The Book of Amos, like the Book of Hosea, represents God’s message of warning to the northern kingdom of Israel during the latter part of the eighth century B.C. Under Jeroboam II’s reign, Israel had grown powerful and wealthy; but it had also become corrupt. The rich trampled the poor, social injustice was rife, and God’s final judgment was swiftly approaching. God sent Amos to call the nation back from its suicidal course of rebellion.
At the center of the message of Amos is the call to repentance and lament (5:1-17). By placing the call to repentance in the central unit (and by duplicating it there for emphasis) Amos underscores its importance in his message. The LORD is preparing to destroy the land, but it is still not too late. If Israel will only seek the LORD, it will be spared.
In order for us to understand the message of Amos and other prophets, it is imperative that we understand the covenant relationship between the LORD God and his people. That is, the covenant instituted at Sinai (Exodus 19—24; cf. Deuteronomy) provides the framework to understand the message of accusation/judgment and hope/restoration in all the prophetic books. The LORD God entered into a covenant relationship by choosing Israel to be his special people, and they were called to serve him by loving him and obeying his commands. The nation willingly entered into this relationship, accepting the stipulations of the covenant (Exo 19:7-8). Israel’s obedience to the covenant would lead to blessing (Deut 28:1-14), but disobedience (i.e., breaking the covenant) would lead to cursing (Deut 27:15-26; 28:15-68).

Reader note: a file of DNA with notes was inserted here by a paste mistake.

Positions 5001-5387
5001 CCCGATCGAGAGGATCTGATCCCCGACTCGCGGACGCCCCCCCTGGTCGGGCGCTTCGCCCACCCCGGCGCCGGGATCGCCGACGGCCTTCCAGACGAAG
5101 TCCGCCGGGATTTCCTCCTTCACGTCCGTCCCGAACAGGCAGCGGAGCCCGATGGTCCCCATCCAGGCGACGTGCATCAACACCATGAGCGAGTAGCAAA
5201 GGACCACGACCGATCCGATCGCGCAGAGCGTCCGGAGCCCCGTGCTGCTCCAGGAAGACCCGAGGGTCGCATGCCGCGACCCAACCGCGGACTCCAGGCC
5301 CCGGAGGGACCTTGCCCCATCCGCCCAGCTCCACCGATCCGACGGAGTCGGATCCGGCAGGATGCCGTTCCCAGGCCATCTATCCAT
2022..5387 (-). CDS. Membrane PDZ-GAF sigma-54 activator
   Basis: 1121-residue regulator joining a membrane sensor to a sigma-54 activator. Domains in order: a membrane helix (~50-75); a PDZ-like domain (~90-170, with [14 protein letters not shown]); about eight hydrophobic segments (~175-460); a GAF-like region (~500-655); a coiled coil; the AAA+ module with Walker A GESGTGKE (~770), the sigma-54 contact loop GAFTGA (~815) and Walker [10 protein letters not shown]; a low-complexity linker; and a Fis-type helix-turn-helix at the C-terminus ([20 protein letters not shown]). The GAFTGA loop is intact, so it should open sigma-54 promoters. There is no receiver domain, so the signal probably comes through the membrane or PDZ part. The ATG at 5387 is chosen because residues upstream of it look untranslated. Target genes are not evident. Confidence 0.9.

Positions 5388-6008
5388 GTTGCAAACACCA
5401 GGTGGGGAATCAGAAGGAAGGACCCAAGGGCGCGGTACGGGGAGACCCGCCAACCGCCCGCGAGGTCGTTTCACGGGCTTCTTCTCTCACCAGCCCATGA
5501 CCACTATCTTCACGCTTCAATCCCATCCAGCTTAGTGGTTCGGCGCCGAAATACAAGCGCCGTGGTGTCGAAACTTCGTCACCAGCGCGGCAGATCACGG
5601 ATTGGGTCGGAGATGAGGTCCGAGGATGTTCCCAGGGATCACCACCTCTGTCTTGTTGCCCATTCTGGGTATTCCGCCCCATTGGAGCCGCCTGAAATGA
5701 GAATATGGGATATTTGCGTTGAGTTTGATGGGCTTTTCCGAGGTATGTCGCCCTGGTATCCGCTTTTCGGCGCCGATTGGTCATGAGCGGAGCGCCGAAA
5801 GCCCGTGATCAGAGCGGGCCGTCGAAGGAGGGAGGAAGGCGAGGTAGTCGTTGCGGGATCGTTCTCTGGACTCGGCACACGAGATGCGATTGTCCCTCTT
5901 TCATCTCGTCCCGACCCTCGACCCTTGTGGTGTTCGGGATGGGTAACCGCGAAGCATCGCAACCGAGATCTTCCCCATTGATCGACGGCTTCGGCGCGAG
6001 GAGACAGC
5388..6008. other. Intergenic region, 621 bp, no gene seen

The covenant provides the backdrop for Amos’s message to Israel, as God brings the people to account for their unfaithful to him. For instance, Amos 3:2 states,“You only have I known of all the families of the earth; therefore, I will punish you for all your iniquities.” Addressing Judah, Amos states that they will be punished “because they have rejected the law of the LORD, and have not kept his statutes, but their lies have led them astray, those after which their fathers walked” (2:4). The book of Amos highlights the covenant unfaithfulness of Israel in two main areas: idolatry (in their relationship with God) and social injustice (in their relationship with people). At the heart of the nation’s unfaithfulness is idolatry, turning from God and committing spiritual adultery. And in their failure to love God, they inevitably failed to love their fellow man, thereby committing the sins of social injustice. Since the people failed to be faithful to God and the covenant with their LORD God—even after God’s continual call for them to repent—they would eventually face the consequences for their infidelity, going into exile.
The New Testament makes it clear that Jesus Christ is the head of the new covenant (Hebrew 8:1-13; 10:1-18). He fulfilled the requirements of God by completely obeying God’s law (Rom 5:19; Gal 3:10-15; Heb 4:15). Then, in his death and resurrection, both the curses and the blessings of the covenant are displayed. He received the judgment for sin (i.e., the cures of death) at Calvary (Isa 4:4-6; Rom 3:25; 1 John 2:2) and, having been raised from the dead, provides salvation (i.e., the blessing of life) to all who believe in him (Rom 10:9).In short Jesus accomplished the faithfulness his people lacked, received the consequences they could not bear, and became the ultimate source of blessing from God.As the apostle Paul said, “For our sake he [God the Father] made him [Christ the Son] to be sin who knew no sin, so that in him [Christ] we might become the righteousness of God” (2 Cor. 5:21).
As we read through the prophetic books, may we respond to the call to repent and believe in Jesus who established the new covenant through his precious blood, so that we may live as faithful people of God who love God and love people.
* Adapted from ESV Expository Commentary: Daniel—Malachi.
For a video on Amos via The Bible Project, click here.
This week’s Bible reading schedule:
|Monday: Amos 6||☐||Thursday: Amos 9||☐|
|Tuesday: Amos 7||☐||Friday: Obadiah 1||☐|
|Wednesday: Amos 8||☐||Saturday: Jonah 1||☐|